Map showing the extent of Mesopotamia. Shown are Washukanni
, Charax Spasinu
, from north to south.
Mesopotamia is a historical region of Western Asia situated within the Tigris–Euphrates river system, in the northern part of the Fertile Crescent, in modern days roughly corresponding to most of Iraq, Kuwait, the eastern parts of Syria, Southeastern Turkey, and regions along the Turkish–Syrian and Iran–Iraq borders.
The Sumerians and Akkadians (including Assyrians and Babylonians) dominated Mesopotamia from the beginning of written history (c. 3100 BC) to the fall of Babylon in 539 BC, when it was conquered by the Achaemenid Empire. It fell to Alexander the Great in 332 BC, and after his death, it became part of the Greek Seleucid Empire.
|The Sumerian language was the language of ancient Sumer, spoken in Southern Mesopotamia since at least the 4th millennium BC. It was gradually replaced by Akkadian as a spoken language in the beginning of the 2nd millennium BC, but continued to be used as a sacred, ceremonial, literary and scientific language in Mesopotamia until the first century AD. Then, it was forgotten until the 19th century, when Assyriologists began deciphering the cuneiform inscriptions and excavated tablets left by these speakers. Sumerian is a language isolate.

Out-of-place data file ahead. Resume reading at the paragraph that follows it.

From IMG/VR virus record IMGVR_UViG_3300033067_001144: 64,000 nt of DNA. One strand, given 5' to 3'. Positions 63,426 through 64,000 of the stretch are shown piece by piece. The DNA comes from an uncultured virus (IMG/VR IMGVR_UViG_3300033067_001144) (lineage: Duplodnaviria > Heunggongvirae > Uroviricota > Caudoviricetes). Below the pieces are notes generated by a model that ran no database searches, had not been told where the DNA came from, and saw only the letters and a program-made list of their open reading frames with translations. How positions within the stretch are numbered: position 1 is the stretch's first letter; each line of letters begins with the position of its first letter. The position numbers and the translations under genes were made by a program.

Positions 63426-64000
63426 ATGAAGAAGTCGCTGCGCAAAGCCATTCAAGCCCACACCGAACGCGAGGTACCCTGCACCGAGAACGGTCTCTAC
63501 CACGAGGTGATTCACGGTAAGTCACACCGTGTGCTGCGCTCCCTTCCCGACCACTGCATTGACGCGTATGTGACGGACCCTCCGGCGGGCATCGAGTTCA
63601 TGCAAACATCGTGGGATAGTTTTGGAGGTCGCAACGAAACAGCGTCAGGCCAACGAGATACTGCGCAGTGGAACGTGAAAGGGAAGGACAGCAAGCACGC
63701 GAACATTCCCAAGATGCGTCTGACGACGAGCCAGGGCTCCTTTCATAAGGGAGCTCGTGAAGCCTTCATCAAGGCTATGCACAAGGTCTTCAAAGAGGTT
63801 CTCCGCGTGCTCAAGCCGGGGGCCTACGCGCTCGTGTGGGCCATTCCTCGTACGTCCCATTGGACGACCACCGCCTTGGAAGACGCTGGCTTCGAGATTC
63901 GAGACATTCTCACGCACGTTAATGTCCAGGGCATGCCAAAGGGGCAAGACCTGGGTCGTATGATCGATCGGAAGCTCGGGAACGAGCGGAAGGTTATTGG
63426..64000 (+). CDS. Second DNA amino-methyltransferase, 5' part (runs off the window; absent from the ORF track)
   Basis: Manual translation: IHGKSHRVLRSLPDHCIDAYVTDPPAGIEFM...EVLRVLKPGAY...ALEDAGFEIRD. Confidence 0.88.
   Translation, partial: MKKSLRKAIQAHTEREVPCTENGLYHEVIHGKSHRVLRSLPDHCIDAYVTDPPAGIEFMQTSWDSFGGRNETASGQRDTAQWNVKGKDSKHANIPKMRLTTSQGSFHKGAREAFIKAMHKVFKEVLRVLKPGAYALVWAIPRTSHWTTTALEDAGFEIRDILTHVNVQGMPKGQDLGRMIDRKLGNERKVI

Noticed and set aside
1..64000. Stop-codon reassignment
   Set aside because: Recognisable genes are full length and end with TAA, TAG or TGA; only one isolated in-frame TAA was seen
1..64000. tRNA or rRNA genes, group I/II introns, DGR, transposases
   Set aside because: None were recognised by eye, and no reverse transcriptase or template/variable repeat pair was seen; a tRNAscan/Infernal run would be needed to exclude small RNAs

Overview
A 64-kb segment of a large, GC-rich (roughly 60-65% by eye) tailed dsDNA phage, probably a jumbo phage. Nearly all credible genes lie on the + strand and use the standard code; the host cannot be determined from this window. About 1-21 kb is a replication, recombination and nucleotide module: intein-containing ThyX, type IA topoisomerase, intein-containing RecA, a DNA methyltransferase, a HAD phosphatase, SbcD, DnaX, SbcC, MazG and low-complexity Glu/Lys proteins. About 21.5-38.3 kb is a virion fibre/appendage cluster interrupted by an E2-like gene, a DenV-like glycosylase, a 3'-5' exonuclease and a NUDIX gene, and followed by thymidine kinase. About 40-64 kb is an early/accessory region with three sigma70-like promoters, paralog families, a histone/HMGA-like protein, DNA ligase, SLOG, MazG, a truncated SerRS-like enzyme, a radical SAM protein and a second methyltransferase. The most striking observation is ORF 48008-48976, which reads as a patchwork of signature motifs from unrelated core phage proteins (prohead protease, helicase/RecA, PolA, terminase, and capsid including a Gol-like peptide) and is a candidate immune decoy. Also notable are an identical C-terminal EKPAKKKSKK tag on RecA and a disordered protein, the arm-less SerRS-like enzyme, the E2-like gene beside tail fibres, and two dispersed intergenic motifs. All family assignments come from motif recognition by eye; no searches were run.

The Sumerian language is the earliest known written language. It first appeared as numerical records, with symbols added to represents the things counted, which then developed into a logographic script representing the whole language, not just accounting objects. The logographic symbols were then generalized using a wedge-shaped stylus to impress the shapes into wet clay, giving rise to the name cuneiform, meaning "wedge-shape". These distinctive wedge shapes were imitated even in carved inscriptions. By ca. 2600 BC, the large set of logographic signs had been simplified into a syllabary of several hundred signs, allowing modern Assyriologists to understand many aspects of the phonology, morphology and syntax of the language.
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